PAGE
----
Lessons from Sri Lanka’s economic crisis

Many of us may not have realized, from Sri Lanka's experience where people are facing shortages of food, fuel, medicine, and power, that this upper-middle-class economy, (long before other South-Asian nations at this level) has fallen into the same club of countries like Nepal with hundreds of thousands of people falling into a poverty trap. The key lessons from this economic tragedy can be attributed to a high trade deficit, the grandiose associated with the uneconomic pride projects, the fiscal fiasco, and debts. This situation may only be resuscitated through the recovery of robust manufacturing bases, and, perhaps, with a substantial dose of foreign investment.

This crisis is augmented by flawed populist economic policies. Economic recovery will require a much better climate for investment in ‘ease-of-doing-business’ and grant high-level confidence to businesses and investors, ensure security, and adopt more favorable investment strategies. Building strong national resilience to prevent the recurrence of similar crises will require high priority in the domestic production of food commodities.

The government must also demonstrate utmost fiscal prudence, and tap institutional corruption and political impunity. This experience seems relevant to Nepal if we are to read through the public statements, populist policy rhetoric, and protectionist nationalism for doing things better and efficiently.

Agriculture and national vulnerability

It seems we either do not understand it or we are not serious about the significance of the development of agriculture. Nepal is in a serious state of food deficiency for we are highly dependent on the availability of staple food from imports even though we continue to claim Nepal is an agricultural country. In Nepal’s context, we suffer from low productivity, high production costs, and poor product quality. This situation is not a direct function of Nepali youth migrating overseas and looking for better-paid employment away from Nepal. And, targeting them for agricultural policy program failures is neither helpful nor going to lift the country out of the food insecurity trough.

Our competitors in the region have been improving production, supply, and product quality. This has indirectly impacted the domestic market in Nepal and the availability of food ingredients ranging from spices on our kitchen shelves to staple items like rice, lentil, wheat, and cooking oil that is being imported. Ignoring this reality, we continue to make policy declarations, without evidence, that Nepal could export agricultural items internationally and become rich. This falsehood may be one of the reasons for ballooning imports of food items and falling agriculture into abysmal depths. Clearly, we are ill-prepared to feed the nation while wrapping ourselves with piles of challenges, and resorting to protectionist policy, and the unpragmatic economic myth of GDP estimates.

Some hard shells require breakings prior to charting a way forward

Past performance of governments raises serious doubts over political commitment and ability to implement pragmatic actions. Moving forward realistically requires out-of-the-box rethinking and bold actions for re-instilling the people’s confidence in good governance by tackling the following questions, to begin with:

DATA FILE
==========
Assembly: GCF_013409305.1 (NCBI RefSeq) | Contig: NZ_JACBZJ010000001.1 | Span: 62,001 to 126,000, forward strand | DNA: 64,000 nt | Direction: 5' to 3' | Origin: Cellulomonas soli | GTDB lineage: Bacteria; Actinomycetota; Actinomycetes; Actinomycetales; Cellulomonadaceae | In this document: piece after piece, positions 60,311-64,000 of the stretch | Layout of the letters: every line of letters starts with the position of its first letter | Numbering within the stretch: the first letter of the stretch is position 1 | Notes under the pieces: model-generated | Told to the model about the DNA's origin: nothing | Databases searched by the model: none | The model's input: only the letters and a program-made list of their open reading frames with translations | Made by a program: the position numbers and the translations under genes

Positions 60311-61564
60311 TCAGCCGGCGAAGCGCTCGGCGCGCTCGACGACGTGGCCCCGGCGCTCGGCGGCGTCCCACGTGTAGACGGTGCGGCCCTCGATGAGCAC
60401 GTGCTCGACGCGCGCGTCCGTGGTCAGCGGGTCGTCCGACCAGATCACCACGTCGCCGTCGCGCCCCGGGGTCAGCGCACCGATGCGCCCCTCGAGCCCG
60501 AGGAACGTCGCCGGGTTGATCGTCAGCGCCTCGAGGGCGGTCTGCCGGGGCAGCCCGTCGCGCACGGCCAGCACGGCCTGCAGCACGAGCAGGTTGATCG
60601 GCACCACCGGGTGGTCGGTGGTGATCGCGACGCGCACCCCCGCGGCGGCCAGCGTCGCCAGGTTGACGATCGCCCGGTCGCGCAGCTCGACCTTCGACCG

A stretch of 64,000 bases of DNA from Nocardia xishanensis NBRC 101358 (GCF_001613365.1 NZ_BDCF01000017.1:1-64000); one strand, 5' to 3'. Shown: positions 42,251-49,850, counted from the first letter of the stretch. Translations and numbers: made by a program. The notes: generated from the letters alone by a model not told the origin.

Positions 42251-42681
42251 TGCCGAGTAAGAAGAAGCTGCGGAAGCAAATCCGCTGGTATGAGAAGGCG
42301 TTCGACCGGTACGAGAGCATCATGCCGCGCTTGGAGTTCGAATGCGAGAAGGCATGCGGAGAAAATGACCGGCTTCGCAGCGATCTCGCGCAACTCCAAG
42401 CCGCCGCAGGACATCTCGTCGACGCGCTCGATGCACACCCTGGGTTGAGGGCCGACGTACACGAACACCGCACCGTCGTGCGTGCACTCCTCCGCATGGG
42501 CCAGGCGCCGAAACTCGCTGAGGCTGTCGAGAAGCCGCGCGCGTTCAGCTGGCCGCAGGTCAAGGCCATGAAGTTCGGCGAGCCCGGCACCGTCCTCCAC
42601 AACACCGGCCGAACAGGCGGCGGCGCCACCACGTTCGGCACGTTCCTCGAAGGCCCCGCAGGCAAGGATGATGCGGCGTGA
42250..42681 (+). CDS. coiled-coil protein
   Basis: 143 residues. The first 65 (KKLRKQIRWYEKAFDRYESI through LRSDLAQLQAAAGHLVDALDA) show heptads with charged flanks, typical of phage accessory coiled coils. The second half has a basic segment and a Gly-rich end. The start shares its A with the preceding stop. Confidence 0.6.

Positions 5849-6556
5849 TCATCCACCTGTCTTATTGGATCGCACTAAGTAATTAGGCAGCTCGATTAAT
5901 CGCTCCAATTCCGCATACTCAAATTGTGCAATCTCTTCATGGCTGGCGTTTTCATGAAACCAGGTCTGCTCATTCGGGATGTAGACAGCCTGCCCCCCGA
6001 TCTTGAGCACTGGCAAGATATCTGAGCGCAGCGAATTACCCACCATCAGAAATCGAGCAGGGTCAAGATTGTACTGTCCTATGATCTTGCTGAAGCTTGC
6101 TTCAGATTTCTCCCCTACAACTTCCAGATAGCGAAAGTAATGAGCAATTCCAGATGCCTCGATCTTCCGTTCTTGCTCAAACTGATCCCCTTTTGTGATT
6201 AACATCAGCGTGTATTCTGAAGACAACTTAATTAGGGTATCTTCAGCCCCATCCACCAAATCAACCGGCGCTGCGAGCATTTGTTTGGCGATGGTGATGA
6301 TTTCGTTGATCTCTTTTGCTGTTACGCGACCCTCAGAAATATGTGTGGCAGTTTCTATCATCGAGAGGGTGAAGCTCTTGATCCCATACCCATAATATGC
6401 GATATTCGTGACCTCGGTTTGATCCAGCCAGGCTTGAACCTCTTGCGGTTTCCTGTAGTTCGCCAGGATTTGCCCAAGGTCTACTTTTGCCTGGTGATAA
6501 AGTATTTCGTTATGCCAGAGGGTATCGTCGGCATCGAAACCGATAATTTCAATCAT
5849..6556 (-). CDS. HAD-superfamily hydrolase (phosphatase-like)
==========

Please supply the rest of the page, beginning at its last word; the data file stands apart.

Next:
Ø  Who in the government has the right insights into the depth of the national and international political economy environment? Is it the politicians or bureaucrats?

Ø  How independent is the monetary and fiscal policy making process in Nepal and how are these set? Is it by the politicians, bureaucrats, or technocrats?

Ø  Who is the architect of the ambitious development of central plans in a liberalized global economic setting where private investment plays the lead role? Why have we failed to inspire private investments?

Ø  How come Nepal is still a poor country while other neighbors in Asia have done far better than us? In the early 60s Nepal was not far off from China and Korea so why did we not notice their achievements?

Ø  How come even after more than three decades of poverty eradication programs citizens are still trapped in the intergenerational poverty cycle?

Ø  Who is the nation’s poverty reduction expert? Is it the politicians or bureaucrats? Do we not know if the citizens in our country have not been passing a single day without being hungry or missing a meal due to poverty? Who is monitoring this?

Ø  Why is the nation failing to uplift people out of poverty despite years of rhetoric to eliminate poverty? Or is this designed only as a mouthpiece utterance of government and political establishments?

Ø  How come employment opportunities for the nation’s youth, poor and marginalized segments are not improving? Does the government truly understand the reasons for unemployment and the situation in the country?

Ø  Do government bureaucrats, legislators and elites genuinely understand the needs and interests of Nepali migrant workers, value their contributions to sustaining the economy and provide support services without creating bureaucratic hurdles for them?

Ø  Who needs a bureaucracy in policymaking that is interested in creating only bureaucratic hurdles and fails to grasp the aspirations of people as well as the hard-working migrant workers?

Ø  Who in the government guides and advises pragmatic economic policies? Is it the politicians, bureaucrats, or technocrats?

Ø  How come government policies fall into bureaucratic holes and fail to inspire genuine collaboration of private sector entrepreneurs and international investors?

Ø  How come successive governments fail to streamline processes across institutions, reduce and cut red tape, and put a permanent plug on grafts for it is a well-known fact that Nepal’s political establishment and bureaucracy suffer from structural weaknesses and inefficiencies that help to grease widespread corruption?

Ø  How come legislators, elites and media fail to stand tall against those politicians and bureaucrats who are among the violators of anti-corruptions, and accept kickbacks from government projects and supply contracts?

Ø  Why is the government failing to adopt a system of a performance-audit process to examine the efficiency and effectiveness of resource allocations instead of continuing with cheap low-quality work in the name of being economy-oriented?

Ø  Why do we fail to grasp the impact of degrading environment, climate change and low agricultural yields and other causes of low production, supply, and unavailability of food commodities?